As America travels toward Labor Day, it pays to review the nation’s consumer confidence. Assorted measures perform as signposts to assess consumer attitudes and actions. For many, the United States stock marketplace (think of an “overall” benchmark such as the S+P 500) is one. The Conference Board’s United States Consumer Confidence Index is another widely watched indicator. Trends for the United States stock battleground do not precisely mirror those in the Consumer Confidence Index (“CCI”). Weathervanes such as the S+P 500 of course do not derive all their revenues or influences directly from Main Street dwellers or from American sources. The US, as the ongoing worldwide economic crisis that emerged in mid-2007 underscores, intertwines with Europe, China, Japan, and other countries around the globe. However, over the past several decades, there has been a rough link in the major patterns of the S+P 500 and the CCI. And many believe that major trends in US equities tend to parallel those of the American economy as a whole.
Stare at the S+P 500’s extensive ascent from its March 2009 abyss to its current new rally height on 8/21/12 over 1425, particularly the noteworthy stage from the October 2011 depth at 1075. Grandstanders might believe United States consumers generally are rather joyous, or that they soon will become so. The CCI indeed has climbed significantly from its February 2009 valley of 25.3 (the deepest of the 1967-present period). However, the CCI’s subsequent highs around 72.0 (February 2011 and February 2012) lurk far beneath those of 2000 and 2007 (January 2000’s 144.7 and July 2007’s 111.9). July 2012 flutters at a modest 65.9.
Admittedly the US CCI is only one yardstick for consumer confidence and thus to some extent of the strength and duration of economic recovery in America and elsewhere. Maybe sustained higher US equities and at least partial solutions to various troubles facing consumers (including those overseas) will encourage a significant CCI move over 72.0.
However, the feeble rally in the CCI in comparison with the S+P 500 since February 2009, and particularly after autumn 2011, raises significant questions regarding the present and future strength of the American economy (and even of the S+P 500). After all, US consumers are a substantial percentage (around 70 percent) of American GDP. Current US consumer confidence in context warns of economic weakness, or at least sustained sluggishness.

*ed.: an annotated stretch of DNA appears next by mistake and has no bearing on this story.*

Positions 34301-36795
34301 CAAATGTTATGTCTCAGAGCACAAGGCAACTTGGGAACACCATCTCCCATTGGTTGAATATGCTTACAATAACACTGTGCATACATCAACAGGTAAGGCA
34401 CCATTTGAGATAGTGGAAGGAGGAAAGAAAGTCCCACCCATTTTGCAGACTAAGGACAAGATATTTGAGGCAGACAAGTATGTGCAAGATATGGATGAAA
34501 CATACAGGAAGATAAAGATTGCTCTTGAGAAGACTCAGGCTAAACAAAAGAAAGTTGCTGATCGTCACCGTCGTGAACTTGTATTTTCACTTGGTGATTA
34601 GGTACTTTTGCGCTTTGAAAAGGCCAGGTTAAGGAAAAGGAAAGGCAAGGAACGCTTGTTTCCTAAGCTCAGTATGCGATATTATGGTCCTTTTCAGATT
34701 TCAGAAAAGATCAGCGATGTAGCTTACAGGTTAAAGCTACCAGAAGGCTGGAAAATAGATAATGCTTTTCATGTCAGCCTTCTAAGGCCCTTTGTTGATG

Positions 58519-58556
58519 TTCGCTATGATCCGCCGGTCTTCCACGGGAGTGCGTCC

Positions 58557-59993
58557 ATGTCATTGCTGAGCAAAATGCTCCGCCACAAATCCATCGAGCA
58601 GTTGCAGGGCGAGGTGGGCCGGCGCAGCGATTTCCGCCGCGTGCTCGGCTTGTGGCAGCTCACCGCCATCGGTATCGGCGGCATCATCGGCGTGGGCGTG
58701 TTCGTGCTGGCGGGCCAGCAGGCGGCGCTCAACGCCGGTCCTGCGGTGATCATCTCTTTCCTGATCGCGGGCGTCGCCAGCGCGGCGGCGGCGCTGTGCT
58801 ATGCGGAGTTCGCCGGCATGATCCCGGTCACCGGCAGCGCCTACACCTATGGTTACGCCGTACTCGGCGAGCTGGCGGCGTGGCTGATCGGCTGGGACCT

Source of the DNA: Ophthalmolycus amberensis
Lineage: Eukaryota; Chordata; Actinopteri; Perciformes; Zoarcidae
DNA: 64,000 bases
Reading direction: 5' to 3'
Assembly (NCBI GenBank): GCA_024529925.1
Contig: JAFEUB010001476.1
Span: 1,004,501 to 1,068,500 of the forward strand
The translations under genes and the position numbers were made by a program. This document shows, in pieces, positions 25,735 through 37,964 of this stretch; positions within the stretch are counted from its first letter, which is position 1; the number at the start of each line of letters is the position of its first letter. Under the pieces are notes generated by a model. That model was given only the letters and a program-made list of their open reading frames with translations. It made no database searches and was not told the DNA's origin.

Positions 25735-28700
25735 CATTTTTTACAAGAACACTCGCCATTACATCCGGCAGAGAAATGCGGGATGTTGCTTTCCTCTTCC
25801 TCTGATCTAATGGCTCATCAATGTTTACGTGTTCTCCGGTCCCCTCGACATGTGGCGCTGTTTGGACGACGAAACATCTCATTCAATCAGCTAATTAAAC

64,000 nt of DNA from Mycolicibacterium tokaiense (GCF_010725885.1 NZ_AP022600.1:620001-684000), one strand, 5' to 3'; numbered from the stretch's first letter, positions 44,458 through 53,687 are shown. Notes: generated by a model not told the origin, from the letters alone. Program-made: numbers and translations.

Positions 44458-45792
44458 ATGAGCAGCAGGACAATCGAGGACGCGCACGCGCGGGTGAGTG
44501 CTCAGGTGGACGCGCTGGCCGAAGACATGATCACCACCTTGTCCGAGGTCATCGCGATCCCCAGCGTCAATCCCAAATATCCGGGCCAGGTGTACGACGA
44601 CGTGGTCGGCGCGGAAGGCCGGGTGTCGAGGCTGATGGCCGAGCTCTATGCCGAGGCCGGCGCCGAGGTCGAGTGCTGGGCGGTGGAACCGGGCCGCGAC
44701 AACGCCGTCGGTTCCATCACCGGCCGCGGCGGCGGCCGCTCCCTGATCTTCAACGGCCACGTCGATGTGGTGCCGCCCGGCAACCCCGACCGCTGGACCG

Summer 2012’s recent S+P 500 bull march to new highs over 1425 may continue a while longer. Yet the link between the S+P 500 and “the economy as a whole” is probably notably less than it was a several years ago. But the S+P 500 is not isolated from the economy. So this sustained mediocre (or renewed weakness in) the CCI is ominous for US stocks in general, particularly if other key consumer indicators such as housing, employment, and wages do not soon show substantial strength. Or, suppose there is not major progress on the American fiscal front.
The Gallup News Service recently polled Americans regarding their “confidence” in various “institutions in American society” (June 7-10, 2012). The category created by adding together the answers “great deal” and quite a lot” reveals dispiriting trends and levels that reflect current mediocre consumer confidence levels (as well as the broad erosion in confidence from the January 2000 CCI peak). Relatively weak consumer (Main Street) confidence in several key political and social institutions parallels many worries regarding America’s economic situation.
And anyways, America’s current national deficit and debt situation and its probable near term and long run fiscal prospects justify significant consumer concerns. Moreover, the housing, earnings, unemployment, and household debt factors also help to explain mediocre consumer confidence, both in absolute terms and relative to the S+P 500’s heights.
FOLLOW THE LINK BELOW to download this market essay as a PDF file.
US Consumer Confidence- Many Happy Returns (8-23-12)
US Consumer Confidence Chart (8-23-12)